Wednesday, October 25, 2006


Metallic Clay

Another interesting material: Metallic clay is modeling clay consisting of mostly silver particles. It can be molded like ordinary clay but, when fired, becomes nearly pure silver. The resulting piece is almost certainly conductive. Completely impractical for Reprap machines but an interesting concept.

Makes me wonder if we could come up with a 'conductive plastic' in a similar method...

Could you saturate a plastic with enough (non-melted) metal partciles that the resulting 'compound' would be conductive?

Someone had mentioned something similar in regards to disolving a powdered metal into a metal with a lower melting point and I'm wondering how that would translate to suspending in plastic...

A couple of 'side ideas' that come to mind...

If we can get current, but get resistance based on the amount of metal in it (as opposed to works vs not works), we could prototype crude resistors.

If 'disolving' the metal into the plastic doesn't work, what about simple 'pouring'/depositing the powdered/chipped metal particles into a 'pathway' and extruding plastic over them. I'm thinking that (at least with chips/fragments instead of just dust) we could get a pathway 'thin' enough that enough of the metal would be 'stuck to plastic' that it would hold itself together without 'pouring out' (similarly, the entire circuit would be 'sealed' in the plastic).
The fab@home group use a silver colliod of that nature to deposit conductors for batteries and could presumably use it for other purposes. I haven't been able to locate any reference to it's exact formula but they extrude it from a syringe, so presumably finely ground silver in a plasic with an evaporating solvent/carrier fluid. Link:
***Makes me wonder if we could come up with a 'conductive plastic' in a similar method...***

You can buy it off-the-shelf.;jsessionid=ac112b6b1f43985094d943b047388023e43e92be0337.e3eTa3aSaxmTe3uQb38Mb30Rci1ynknvrkLOlQzNp65In0?sc=2&category=174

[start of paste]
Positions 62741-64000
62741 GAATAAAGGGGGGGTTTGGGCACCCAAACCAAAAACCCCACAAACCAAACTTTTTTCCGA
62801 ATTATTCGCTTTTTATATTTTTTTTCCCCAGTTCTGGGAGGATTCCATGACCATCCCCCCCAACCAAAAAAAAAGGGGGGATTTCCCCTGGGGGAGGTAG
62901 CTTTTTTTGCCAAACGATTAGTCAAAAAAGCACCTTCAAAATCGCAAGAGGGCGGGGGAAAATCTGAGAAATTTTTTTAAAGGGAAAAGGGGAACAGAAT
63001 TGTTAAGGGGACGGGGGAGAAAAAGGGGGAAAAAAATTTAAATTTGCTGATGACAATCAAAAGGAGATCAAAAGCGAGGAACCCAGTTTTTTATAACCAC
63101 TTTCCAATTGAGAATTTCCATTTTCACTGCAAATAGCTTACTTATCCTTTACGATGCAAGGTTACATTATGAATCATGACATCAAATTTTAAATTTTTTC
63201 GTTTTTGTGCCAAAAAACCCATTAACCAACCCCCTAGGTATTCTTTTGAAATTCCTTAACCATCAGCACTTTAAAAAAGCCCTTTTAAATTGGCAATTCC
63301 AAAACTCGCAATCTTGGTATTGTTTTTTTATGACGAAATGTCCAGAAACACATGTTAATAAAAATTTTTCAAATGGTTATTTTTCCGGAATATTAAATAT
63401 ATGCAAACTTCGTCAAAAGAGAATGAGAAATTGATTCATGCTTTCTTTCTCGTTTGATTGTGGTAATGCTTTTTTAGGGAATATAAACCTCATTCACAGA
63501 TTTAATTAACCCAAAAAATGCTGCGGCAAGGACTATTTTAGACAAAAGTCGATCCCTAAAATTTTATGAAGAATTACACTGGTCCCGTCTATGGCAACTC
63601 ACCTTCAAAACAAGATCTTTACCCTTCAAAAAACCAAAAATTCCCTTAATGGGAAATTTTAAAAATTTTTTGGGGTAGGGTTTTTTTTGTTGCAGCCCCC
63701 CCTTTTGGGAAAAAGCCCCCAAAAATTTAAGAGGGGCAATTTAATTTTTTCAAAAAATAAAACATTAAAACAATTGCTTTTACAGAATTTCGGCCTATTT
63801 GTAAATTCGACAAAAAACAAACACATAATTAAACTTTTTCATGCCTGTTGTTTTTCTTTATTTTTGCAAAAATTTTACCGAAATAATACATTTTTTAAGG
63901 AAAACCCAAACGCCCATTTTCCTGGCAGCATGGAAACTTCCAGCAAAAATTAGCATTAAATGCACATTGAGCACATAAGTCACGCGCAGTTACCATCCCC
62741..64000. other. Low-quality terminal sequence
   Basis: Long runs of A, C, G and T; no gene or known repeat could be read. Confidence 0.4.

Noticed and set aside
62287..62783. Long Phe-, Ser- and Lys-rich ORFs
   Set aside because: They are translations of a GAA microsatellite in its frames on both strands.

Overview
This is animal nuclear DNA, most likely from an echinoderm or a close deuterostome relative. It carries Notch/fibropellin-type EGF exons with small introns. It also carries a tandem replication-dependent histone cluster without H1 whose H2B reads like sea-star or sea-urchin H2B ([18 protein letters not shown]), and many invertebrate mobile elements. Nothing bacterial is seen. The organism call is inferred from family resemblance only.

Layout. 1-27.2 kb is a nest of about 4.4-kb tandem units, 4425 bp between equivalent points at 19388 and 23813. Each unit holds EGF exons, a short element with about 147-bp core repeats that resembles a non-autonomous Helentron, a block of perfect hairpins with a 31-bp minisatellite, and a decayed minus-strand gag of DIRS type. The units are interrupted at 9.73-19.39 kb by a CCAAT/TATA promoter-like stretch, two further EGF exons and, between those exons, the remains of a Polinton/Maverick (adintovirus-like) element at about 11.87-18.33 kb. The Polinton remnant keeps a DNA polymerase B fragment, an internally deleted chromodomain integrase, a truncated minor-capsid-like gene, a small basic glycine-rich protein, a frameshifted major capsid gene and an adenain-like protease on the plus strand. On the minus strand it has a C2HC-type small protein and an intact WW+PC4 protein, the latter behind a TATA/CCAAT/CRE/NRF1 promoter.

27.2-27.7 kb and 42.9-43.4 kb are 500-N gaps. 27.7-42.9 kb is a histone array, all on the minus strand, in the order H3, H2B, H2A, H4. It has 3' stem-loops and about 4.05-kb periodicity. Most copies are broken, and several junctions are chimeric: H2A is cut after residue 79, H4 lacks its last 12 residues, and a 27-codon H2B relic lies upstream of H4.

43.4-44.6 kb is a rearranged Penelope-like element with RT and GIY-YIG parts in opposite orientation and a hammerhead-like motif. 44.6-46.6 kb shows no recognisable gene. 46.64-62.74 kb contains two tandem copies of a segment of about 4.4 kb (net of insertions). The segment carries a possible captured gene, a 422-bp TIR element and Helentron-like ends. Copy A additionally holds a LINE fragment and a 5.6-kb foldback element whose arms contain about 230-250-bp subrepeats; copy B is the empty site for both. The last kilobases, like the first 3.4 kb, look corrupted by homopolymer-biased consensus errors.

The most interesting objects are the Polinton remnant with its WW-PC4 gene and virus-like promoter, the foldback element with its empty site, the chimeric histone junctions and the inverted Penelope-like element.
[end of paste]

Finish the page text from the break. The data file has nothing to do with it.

I've got some. :-)

Your session didn't save very well, so I'm not exactly sure what you're looking at, but everything i saw on there looked quite expensive... I don't think we need to go with a semi-precious(?) metal like silver...
Be careful that you don't make a mess of your economics. A little of that silver/polymer mix can go a long way. Remember that you are only making conductive traces, not parts, with this stuff. :-)
***Be careful that you don't make a mess of your economics.***

I'm trying not to... Couple things I'm taking into consideration:

#1> That doesn't look to be very recycle friendly...
#2> At this stage with the reprap, I don't see reliable precision that would allow for 'small compact' circuits, so I expect lots of big, thick circuits to ensure the job gets done right...
#3> At this stage with the reprap, and with anything made by it for the forseeable future, the circuit boards have changed at least twice since I started making mine, so I see myself, and other 'early adopters' remaking the 'same circuitry' a number of times as it evolves and developes...
#4> In the wilds of africa, and other 2nd/3rd world countries (heck, even 2nd/3rd world cities!), I could easily see you getting mugged/etc for a 2oz bottle of 'liquid silver', but some ground-up 'metal' suspended in 'plastic' isn't going to get the same consideration...